The Great War has caused a vast destruction of the sounder portion of the belligerent peoples and it is certain that in the next generation the progeny of their weaker members will constitute a much larger proportion of the whole than would have been the case if the War had not occurred. Owing to this immeasurable calamity that has befallen the white race, the question of eugenics has ceased to be merely academic. It looms large whenever we consider the means of avoiding a stagnation or even decline of our civilization in consequence of the losses the War has inflicted upon the more valuable stocks. Eugenics is by no means tender with established customs and institutions, and once it seemed likely that its teachings would be left for our grandchildren to act on. But the plowshare of war has turned up the tough sod of custom, and now every sound new idea has a chance. Rooted prejudices have been leveled like the forests of Picardy under gun fire. The fear of racial decline provides the eugenist with a far stronger leverage than did the hope of accelerating racial progress. It may be, then, that owing to the War eugenic policies will gain as much ground by the middle of this century as without it they would have gained by the end of the century.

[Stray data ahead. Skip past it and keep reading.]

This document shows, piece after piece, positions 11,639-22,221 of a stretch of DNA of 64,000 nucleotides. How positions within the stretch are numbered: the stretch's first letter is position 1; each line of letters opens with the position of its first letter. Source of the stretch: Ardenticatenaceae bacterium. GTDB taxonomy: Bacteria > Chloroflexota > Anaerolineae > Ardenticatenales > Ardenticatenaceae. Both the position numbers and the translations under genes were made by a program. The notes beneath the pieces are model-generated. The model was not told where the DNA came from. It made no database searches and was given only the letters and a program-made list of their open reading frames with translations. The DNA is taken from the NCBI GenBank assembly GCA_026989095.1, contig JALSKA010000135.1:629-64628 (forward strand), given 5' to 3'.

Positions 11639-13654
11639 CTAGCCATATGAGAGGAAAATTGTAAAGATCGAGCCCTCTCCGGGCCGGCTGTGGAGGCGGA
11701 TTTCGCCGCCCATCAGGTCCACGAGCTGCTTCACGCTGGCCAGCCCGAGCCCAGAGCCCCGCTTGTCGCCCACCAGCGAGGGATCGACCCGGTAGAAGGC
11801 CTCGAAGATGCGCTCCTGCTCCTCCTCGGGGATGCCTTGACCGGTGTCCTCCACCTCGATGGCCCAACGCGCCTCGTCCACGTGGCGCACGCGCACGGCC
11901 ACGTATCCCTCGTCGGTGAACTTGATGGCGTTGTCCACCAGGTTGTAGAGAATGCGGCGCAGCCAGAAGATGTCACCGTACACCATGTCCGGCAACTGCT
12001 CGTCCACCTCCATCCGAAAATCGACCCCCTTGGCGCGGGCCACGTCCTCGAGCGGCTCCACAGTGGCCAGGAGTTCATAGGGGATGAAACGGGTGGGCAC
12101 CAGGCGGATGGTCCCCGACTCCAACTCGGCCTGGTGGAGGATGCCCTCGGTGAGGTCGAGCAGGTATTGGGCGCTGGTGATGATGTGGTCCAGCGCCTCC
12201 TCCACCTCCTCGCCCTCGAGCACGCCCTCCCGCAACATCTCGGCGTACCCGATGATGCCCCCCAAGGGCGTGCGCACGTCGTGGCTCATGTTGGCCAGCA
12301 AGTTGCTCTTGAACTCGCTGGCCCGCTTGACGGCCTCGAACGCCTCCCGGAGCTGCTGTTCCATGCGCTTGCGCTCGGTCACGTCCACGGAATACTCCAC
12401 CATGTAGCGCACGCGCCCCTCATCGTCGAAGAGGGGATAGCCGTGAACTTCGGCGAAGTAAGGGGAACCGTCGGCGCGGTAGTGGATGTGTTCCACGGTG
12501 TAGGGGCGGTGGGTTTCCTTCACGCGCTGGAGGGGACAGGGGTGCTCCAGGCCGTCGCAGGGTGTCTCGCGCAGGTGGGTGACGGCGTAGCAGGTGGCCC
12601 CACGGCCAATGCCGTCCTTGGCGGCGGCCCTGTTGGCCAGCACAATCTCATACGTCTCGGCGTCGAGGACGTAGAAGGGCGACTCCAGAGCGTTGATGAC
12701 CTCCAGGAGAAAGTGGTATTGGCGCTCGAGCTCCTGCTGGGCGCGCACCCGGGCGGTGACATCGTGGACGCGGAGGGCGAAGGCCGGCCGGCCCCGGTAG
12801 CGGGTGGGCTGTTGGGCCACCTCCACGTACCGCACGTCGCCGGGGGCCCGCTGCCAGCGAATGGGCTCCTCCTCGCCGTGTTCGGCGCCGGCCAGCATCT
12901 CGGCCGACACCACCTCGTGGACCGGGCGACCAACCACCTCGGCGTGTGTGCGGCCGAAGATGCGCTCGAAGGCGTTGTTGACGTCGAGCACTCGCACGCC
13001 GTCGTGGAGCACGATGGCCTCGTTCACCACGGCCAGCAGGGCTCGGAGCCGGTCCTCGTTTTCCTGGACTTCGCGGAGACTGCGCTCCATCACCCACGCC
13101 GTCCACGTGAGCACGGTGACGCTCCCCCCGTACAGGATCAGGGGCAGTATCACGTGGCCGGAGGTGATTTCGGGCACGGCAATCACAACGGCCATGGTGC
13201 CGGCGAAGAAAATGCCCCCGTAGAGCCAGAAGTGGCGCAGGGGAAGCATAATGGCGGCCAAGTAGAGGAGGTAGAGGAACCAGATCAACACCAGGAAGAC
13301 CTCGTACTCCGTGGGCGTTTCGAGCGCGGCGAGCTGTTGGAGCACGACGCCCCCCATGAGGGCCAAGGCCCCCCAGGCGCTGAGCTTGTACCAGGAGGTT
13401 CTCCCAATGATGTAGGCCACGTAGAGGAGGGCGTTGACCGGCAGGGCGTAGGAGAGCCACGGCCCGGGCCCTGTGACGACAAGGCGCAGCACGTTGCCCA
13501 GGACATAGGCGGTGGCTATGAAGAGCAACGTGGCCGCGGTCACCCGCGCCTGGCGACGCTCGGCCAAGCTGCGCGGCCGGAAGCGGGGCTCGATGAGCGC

This book could not have been written ten years ago because many of the data it relies on were not then in existence. In view of inquiries now going on, we may reasonably hope that ten years hence it will be possible to make a much better book on the subject. But I am sure that this book is as good a presentation as can be made of eugenics at its present stage of development. The results of all the trustworthy observations and experiments have been taken into account, and the testing of human customs and institutions in the light of biological principles tallies well with the sociology of our times.
I cannot understand how any conscientious person, dealing in a large way with human life, should have the hardihood to ignore eugenics. This book should command the attention not only of students of sociology, but, as well, of philanthropists, social workers, settlement wardens, doctors, clergymen, educators, editors, publicists, Y. M. C. A. secretaries and industrial engineers. It ought to lie at the elbow of law-makers, statesmen, poor relief officials, immigration inspectors, judges of juvenile courts, probation officers, members of state boards of control and heads of charitable and correctional institutions. Finally, the thoughtful ought to find in it guidance in their problem of mating. It will inspire the superior to rise above certain worldly ideals of life and to aim at a family success rather than an individual success.
The University of WisconsinMadison, WisconsinJuly 1918.
CHAPTER I NATURE OR NURTURE?
At the First Race Betterment Conference held at Battle Creek, Mich., many methods were suggested by which it was believed that the people of America might be made, on the average, healthier, happier, and more efficient....